The Roles of Women in Shakespeare's Works

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The Roles of Women in Shakespeare's Works

During Shakespeare's time there was a system which divided the people

- and the women - into different classes. Women from the classes were

also treated differently - from each other and from present time. The

population had two classes - the upper class and the lower class.

Upper class women were effectively property of their father or their

husband and they had no wealth of their own. On the other side of the

scale were the lower class that could actually "own" property and

wealth. One may state "Surely the lower class should be the upper as

they have personal assets?". However the class was given owing to the

fact the upper class women had a higher status in society.

Women are portrayed in countless talented roles and Shakespeare hints

at the roles of women behind the scenes. Each of the three leading

women characters is different. The wife and family mother is portrayed

by Lady Capulet - upper class. Shakespeare does not choose to promote

the upper classes in status. He demonstrates their ways as daft, he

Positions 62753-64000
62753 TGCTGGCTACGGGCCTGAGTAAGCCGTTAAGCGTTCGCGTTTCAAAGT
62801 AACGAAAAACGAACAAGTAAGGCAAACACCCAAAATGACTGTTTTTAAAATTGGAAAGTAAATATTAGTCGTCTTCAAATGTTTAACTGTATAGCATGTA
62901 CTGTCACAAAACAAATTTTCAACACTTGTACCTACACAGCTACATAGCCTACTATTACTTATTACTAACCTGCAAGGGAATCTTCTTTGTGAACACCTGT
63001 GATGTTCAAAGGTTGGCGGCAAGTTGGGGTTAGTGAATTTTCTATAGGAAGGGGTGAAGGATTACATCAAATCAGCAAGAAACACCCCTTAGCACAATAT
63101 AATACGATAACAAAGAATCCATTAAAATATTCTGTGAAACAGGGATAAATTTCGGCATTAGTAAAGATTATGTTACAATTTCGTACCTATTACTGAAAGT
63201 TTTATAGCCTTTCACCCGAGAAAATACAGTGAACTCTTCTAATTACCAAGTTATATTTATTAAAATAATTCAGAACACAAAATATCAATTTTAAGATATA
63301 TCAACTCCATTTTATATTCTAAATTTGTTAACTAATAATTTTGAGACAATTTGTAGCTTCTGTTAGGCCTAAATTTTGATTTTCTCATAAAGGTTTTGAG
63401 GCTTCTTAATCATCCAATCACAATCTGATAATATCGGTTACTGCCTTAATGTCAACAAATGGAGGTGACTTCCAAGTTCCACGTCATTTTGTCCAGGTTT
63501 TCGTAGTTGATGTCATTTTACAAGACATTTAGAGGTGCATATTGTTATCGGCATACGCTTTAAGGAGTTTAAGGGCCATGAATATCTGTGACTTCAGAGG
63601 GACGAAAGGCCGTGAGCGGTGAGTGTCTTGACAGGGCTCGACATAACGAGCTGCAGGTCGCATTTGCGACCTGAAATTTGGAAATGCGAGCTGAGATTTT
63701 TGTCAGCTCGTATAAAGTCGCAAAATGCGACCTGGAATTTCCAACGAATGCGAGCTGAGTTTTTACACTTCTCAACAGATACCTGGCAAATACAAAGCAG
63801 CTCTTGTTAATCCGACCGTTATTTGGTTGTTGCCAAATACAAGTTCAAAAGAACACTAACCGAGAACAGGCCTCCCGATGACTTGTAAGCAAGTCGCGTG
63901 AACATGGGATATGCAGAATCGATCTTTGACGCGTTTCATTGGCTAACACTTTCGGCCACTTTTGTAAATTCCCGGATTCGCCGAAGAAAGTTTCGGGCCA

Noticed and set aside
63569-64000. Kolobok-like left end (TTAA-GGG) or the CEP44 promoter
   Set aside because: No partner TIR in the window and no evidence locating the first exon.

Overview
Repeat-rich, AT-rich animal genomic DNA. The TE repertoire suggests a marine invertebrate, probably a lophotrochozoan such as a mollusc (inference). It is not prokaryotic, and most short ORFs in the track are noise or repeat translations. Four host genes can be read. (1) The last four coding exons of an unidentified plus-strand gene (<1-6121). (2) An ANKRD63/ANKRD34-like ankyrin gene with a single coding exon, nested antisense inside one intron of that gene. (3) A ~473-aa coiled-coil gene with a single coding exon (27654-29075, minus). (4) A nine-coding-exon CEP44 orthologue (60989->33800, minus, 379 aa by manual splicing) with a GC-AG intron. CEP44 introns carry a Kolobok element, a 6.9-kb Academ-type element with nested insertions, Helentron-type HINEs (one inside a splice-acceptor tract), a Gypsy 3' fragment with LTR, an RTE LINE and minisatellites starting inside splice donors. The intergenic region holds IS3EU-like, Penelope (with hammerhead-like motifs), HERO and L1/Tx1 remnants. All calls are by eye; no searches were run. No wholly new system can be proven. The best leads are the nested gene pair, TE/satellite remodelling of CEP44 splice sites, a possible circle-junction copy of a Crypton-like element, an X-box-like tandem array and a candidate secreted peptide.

shows them to be slothful with no respect for others and this is shown

by the two family's conflict which no one can seem to remember why

they are fighting. Romeo and Juliet said that they would give up their

names - ""and I'll no longer be a Capulet" - to be together. Giving up

the names were enthusiastic ideas of the pair, otherwise they would

have defended it by killing each other.

Lady Capulet is younger than her husband which was the norm in that

time and it is also probable that she married very young to Capulet.

From this we can understand that Lady Capulet would sympathise wit...

... middle of paper ...

...uliet, there would be no

violence. In the play she is owned by her father, Capulet, who

transfers ownership of her to Paris. Juliet says that she can love

Paris if her parents like - "I'll look to like" - and we can see this

is logical for her as she was safeguarded from males except the ones

in the family.

When we look at Romeo, we can see Shakespeare making the point that

men are usually to blame instead of the women. It's true that the men

in the two families started the war, not the women. Romeo falls in

love in with a younger girl who he has only just discovered;

thoughtlessly sleeps with Juliet (so she is now not a virgin and

cannot be married to Paris or any other 'gentleman'. Shakespeare

enforces this point by making the male characters seem idle and have

not much to do, and also brawl for the sake of it.
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